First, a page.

Anyone else in the room question your decisions after the fact? Wish you could go back and tell yourself, “Told you so!”? Eh, that sounds good rhetorically, but realistically any vacillating I do in retrospect is all for show. My car mistakes aren’t really mistakes anymore because any accrued wisdom I possess is enough to understand the potential for shadows lurking in corners of the garage. But what if I never bought that ’63 Thunderbird? Or that ’63 Riviera? A very decent Emberglo-colored ’65 T-Bird Special Landau recently popped up on one of those auction sites, sold for an entirely reasonable amount, and might have made me as happy as anything. What if?
As usual, a recent toy purchase has had the mature effect of putting me in a certain frame of mind, one of reflecting on cars bought and missed. The ’63 Thunderbird (and all “Bullet Birds”) has been my favorite T-Bird for decades, so I can’t regret my eventual purchase of that car (maybe the certain car I bought, but that’s often the case). For years, I was lukewarm on the 1963 version’s follow up, the Flair Birds of 1964-1966. This Greenlight ’65 Special Landau, however, is a symbol of my long-simmering reappraisal of this bodystyle.
The 1965 model has, after all, some empirical improvements over my ’63, not the least of which is the upgrade to front disc brakes, a couple years before they became common on General Motors products. I have no problem with drum brakes, and seven of my eight cars use four-wheel drums; nevertheless, the T-Bird’s are touchy and prone to front lockup in hard-stopping situations, especially at low speeds. Lest anyone thinks this is operator error, please remember that I have six other four-wheel-drum-braked old cars with which to compare. Second, the 1965 model received a steering gear revision to more closely resemble the box used in full-sized Fords (according to my research). If nothing else, it’s more readily available than the troublesome (in my experience) box used only in 1961-1964 Thunderbirds and Continentals.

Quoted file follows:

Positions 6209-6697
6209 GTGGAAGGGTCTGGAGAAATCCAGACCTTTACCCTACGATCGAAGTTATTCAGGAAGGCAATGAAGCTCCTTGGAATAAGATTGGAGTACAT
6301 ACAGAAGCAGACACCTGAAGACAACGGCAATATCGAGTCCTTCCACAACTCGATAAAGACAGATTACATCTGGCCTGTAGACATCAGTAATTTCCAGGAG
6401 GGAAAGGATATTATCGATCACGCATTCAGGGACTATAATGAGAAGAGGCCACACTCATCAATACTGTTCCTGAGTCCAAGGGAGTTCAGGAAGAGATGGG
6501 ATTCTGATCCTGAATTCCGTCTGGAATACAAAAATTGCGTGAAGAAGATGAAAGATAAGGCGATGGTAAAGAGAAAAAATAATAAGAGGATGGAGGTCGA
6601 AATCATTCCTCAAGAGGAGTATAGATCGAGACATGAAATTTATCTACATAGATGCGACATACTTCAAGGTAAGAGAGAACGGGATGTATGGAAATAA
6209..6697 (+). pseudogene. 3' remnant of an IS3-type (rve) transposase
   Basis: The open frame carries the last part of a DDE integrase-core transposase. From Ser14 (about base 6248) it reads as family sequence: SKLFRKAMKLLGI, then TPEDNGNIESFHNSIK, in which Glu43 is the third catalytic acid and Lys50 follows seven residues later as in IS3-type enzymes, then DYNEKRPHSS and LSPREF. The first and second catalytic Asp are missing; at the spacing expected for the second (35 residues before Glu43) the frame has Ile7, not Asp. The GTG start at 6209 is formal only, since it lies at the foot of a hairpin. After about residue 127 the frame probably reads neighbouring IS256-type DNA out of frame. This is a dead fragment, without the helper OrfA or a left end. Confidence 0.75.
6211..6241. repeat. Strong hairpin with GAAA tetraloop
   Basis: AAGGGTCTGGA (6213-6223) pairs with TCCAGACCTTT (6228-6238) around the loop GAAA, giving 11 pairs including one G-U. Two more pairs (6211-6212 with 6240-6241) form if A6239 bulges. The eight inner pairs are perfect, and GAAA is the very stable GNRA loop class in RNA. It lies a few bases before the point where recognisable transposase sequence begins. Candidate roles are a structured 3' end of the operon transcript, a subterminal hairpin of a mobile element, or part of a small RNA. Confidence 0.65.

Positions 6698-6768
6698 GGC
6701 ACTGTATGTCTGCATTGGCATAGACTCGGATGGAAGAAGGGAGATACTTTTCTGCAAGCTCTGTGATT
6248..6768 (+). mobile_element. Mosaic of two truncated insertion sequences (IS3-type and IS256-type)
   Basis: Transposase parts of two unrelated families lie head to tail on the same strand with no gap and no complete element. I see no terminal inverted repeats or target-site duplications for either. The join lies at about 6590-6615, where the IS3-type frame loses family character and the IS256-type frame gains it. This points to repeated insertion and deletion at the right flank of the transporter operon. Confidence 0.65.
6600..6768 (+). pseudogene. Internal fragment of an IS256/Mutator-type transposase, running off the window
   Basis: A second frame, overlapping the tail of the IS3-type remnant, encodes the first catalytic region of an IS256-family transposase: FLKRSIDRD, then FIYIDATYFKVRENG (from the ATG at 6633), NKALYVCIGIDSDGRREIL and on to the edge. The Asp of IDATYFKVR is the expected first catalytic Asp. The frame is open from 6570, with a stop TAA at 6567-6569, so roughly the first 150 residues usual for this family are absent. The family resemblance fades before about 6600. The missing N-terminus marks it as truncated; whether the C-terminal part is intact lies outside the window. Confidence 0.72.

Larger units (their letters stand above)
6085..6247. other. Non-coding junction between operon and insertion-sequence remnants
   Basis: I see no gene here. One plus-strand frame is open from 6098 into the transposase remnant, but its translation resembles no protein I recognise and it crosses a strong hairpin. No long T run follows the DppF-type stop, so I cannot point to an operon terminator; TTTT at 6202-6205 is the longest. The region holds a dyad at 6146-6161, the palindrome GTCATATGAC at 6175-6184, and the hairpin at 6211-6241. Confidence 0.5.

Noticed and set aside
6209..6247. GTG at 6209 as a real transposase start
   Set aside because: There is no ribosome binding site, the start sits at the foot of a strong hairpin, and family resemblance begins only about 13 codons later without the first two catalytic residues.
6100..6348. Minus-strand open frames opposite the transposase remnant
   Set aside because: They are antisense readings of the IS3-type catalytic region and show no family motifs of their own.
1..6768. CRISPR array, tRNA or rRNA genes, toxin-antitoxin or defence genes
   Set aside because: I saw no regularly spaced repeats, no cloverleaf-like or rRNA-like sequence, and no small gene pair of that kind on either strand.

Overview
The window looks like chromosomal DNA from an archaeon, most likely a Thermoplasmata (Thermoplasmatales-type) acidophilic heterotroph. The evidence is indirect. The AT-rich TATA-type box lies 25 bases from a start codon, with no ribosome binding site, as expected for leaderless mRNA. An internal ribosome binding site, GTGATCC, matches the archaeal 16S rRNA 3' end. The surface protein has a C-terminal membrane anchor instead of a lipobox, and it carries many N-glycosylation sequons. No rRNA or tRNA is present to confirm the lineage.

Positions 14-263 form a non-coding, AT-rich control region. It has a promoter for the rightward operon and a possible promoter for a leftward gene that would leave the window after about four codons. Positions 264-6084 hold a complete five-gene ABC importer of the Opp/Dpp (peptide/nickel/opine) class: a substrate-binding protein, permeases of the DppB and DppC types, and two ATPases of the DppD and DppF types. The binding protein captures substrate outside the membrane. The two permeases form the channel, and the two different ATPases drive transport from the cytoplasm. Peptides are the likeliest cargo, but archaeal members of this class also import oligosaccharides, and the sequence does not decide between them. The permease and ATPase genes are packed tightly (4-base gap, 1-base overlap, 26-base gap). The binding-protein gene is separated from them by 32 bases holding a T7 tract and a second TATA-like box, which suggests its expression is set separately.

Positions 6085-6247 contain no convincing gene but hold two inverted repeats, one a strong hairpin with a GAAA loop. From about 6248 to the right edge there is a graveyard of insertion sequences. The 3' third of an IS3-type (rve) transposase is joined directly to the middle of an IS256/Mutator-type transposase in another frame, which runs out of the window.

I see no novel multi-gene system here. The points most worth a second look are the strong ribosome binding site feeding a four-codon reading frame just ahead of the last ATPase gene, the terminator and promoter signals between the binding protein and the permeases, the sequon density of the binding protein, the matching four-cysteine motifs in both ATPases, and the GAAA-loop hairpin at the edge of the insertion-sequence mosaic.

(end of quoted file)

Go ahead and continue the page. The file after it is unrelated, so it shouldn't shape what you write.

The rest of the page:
If that weren’t enough, the brake pedal is simply cool. I picked this one up at a junkyard years ago, perhaps in the hope that I’d eventually buy a car to attach it to.
From the outside, it takes a connoisseur to differentiate the ’65 from the previous year’s model. This ’64 Landau has the “Thunderbird” script on the front fender rather than the rear quarter panel, “Thunderbird” lettering on the hood (compared to a stylized bird), and unique-to-1964 wheel covers.
The real party trick on the 1965 T-Bird was, of course, the sequential taillights. Compared to the “wall of glowing red” on the ’64, the ’65 model’s taillights were broken up into sections that “pointed the way for others to follow,” according to the old commercials. Later, both Shelby Mustangs and Mercury Cougars would use these special taillights (not to mention their spiritual descendants, the Mustangs of the 2010s and 2020s), but they originated on the ‘Bird.
This photo shows two of the main differences between the 1964 and 1965 Thunderbirds, including the fender trim and (in my opinion) upgraded wheel covers with Emberglo paint accents. Emberglo is an obvious ripoff of Chrysler’s Turbine Bronze (perhaps a payback for the Turbine Car’s obvious ripoff of the T-Bird’s styling), but it was only offered on the Special Landau in 1965. For 1966, other cars, including Lincolns and Mustangs, could be ordered in this great-looking color.
Aside from the color, the Special Landau received unique wooden accents in the interior and an off-white vinyl top with the ubiquitous “love them or hate them” fake landau irons. The buying public seemed to love them, my wife hates them, and I only like them because I like the rest of the car so much.
Ford sold approximately 4500 Special Landaus beginning in March of 1965. A few were sold in Wimbledon White, but the vast majority were these Emberglo beauties. As my tastes have evolved, I would happily call the ’65 a draw with my ’63, and I perhaps would prefer it based on the mechanical upgrades alone. Certainly the auction car that sold a few weeks after I bought my Riviera would have been a better buy than my ’63 T-Bird.
In my opinion, and as I’ve mentioned before, the 1965 T-Bird was among the last truly special T-Birds, and they were advertised as such. This TV commercial sums it up best: A mature couple out for a night on the town to catch a Broadway play owns the latest and most elegant Thunderbird. The lights, the glitz, the vague tastelessness that still causes you to be a little envious in spite of yourself…that’s really what the T-Bird was all about. Mechanically, it was nothing special at all: slow, heavy, inefficient, wallowing. But it looked like a million bucks, rode like a dream, and oozed money and bourgeois pretentiousness. God, I want one.
For more information on the Special Landau, here’s a neat little website: